Pike Research is out with a new report that explores potential growth in the market for energy storage in commercial buildings, and the indication is that all the pieces are in place for growth. Having an uninterrupted energy supply has always been an issue for some sectors, for example in health care facilities and data centers, where flywheel technology or backup diesel generators provide emergency power in case of grid interruption. Now, new technologies are enabling more building owners to ensure a steady supply by storing energy on site.
This trend dovetails neatly with new alternative energy tech that provides building owners with the means to generate their own energy. One obvious example is the installation of rooftop solar panels, which in some cases can provide building owners with a revenue stream from electricity sales to the grid, aside from providing low-cost electricity to the site. In the future, building owners may be able to generate hydrogen from their solar installations, enabling them to produce renewable fuel for hydrogen fuel cells. For buildings that generate their own electricity, onsite energy storage could create increased opportunities to sell electricity back to the grid, as well as providing the security of an uninterrupted supply.
Growth in the Energy Storage Market
Pike identifies several factors that are contributing to growth in the energy storage market for commercial buildings. One is the trend toward energy efficient buildings. Building owners who are motivated to make a broad investment in efficiency would be attracted by the cost-effectiveness of storing energy during offpeak hours, in order to reduce high peak usage rates as well as to supply their own needs. Pike also cites the development of new smart grid technologies and the growth of onsite alternative energy installations.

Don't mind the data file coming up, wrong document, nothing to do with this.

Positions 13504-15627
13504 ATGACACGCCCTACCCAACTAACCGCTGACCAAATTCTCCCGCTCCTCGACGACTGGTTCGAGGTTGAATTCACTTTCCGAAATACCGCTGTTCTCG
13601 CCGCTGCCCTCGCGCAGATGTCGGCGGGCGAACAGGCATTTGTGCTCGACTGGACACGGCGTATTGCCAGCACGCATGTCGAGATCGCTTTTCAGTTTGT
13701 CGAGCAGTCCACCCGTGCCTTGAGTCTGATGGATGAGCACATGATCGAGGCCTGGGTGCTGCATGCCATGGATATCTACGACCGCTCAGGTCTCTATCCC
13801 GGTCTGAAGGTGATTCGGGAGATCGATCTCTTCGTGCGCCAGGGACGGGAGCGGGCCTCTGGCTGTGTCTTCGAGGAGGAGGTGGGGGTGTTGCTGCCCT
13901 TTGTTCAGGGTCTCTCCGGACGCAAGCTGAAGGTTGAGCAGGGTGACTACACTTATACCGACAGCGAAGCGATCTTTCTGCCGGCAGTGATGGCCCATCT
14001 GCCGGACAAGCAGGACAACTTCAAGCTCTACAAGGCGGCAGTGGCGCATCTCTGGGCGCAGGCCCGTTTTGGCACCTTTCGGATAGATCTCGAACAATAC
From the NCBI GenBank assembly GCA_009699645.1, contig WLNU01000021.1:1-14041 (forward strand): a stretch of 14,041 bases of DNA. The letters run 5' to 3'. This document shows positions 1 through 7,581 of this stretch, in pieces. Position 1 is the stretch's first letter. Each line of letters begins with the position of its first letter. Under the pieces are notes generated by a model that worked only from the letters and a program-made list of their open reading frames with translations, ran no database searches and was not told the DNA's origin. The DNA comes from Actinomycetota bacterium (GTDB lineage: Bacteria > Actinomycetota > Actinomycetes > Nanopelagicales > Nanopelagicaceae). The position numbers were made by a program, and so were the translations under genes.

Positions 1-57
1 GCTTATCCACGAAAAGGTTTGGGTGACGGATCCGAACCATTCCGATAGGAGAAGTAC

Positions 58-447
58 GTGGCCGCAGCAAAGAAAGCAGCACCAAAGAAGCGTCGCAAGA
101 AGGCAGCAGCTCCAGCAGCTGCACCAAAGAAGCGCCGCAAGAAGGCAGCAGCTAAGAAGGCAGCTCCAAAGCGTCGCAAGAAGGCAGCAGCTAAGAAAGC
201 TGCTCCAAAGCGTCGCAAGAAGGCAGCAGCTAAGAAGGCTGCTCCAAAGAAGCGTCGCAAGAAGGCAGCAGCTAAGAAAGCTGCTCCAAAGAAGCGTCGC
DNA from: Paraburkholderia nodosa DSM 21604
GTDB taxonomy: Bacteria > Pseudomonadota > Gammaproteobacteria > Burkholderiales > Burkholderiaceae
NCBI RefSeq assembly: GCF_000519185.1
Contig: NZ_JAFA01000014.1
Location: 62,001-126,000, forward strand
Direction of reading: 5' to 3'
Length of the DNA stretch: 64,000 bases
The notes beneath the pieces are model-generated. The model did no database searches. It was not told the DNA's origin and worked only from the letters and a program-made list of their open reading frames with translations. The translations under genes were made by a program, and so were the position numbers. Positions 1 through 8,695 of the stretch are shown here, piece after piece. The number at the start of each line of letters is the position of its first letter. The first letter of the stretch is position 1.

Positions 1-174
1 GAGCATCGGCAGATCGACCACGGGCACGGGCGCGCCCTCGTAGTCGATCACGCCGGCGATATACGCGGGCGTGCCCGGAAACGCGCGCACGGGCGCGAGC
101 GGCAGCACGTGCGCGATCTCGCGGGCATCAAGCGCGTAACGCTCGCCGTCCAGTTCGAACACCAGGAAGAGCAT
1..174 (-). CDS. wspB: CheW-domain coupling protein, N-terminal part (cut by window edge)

Emerging Energy Storage Technologies
In addition to flywheel-based energy storage (also known as uninterruptible power supplies or UPS), Pike foresees growth in rooftop ice-based thermal energy storage systems. Basically, the building uses energy during off-peak periods to make ice, which then provides cooling power during peak daytime hours as well as the potential for heat energy recovery. One caveat, though. As a cost reducer, the benefits of ice-based storage are clear. However, if lowering a building’s carbon footprint is the goal, then the source of energy to power the chillers needs to be taken into consideration.
The Better Buildings Initiative
As noted elsewhere in Triple Pundit, the Obama administration has been a strong advocate of partnering government expertise and resources with private companies to transition the nation’s economy to greater energy efficiency, and less reliance on fossil fuels. The Better Buildings Initiative, which just launched this year, could also play a key role in providing more building owners with models and toolkits for developing cost effective energy storage plans.
Image credit: New York City buildings by CJ Isherwood on flickr.com.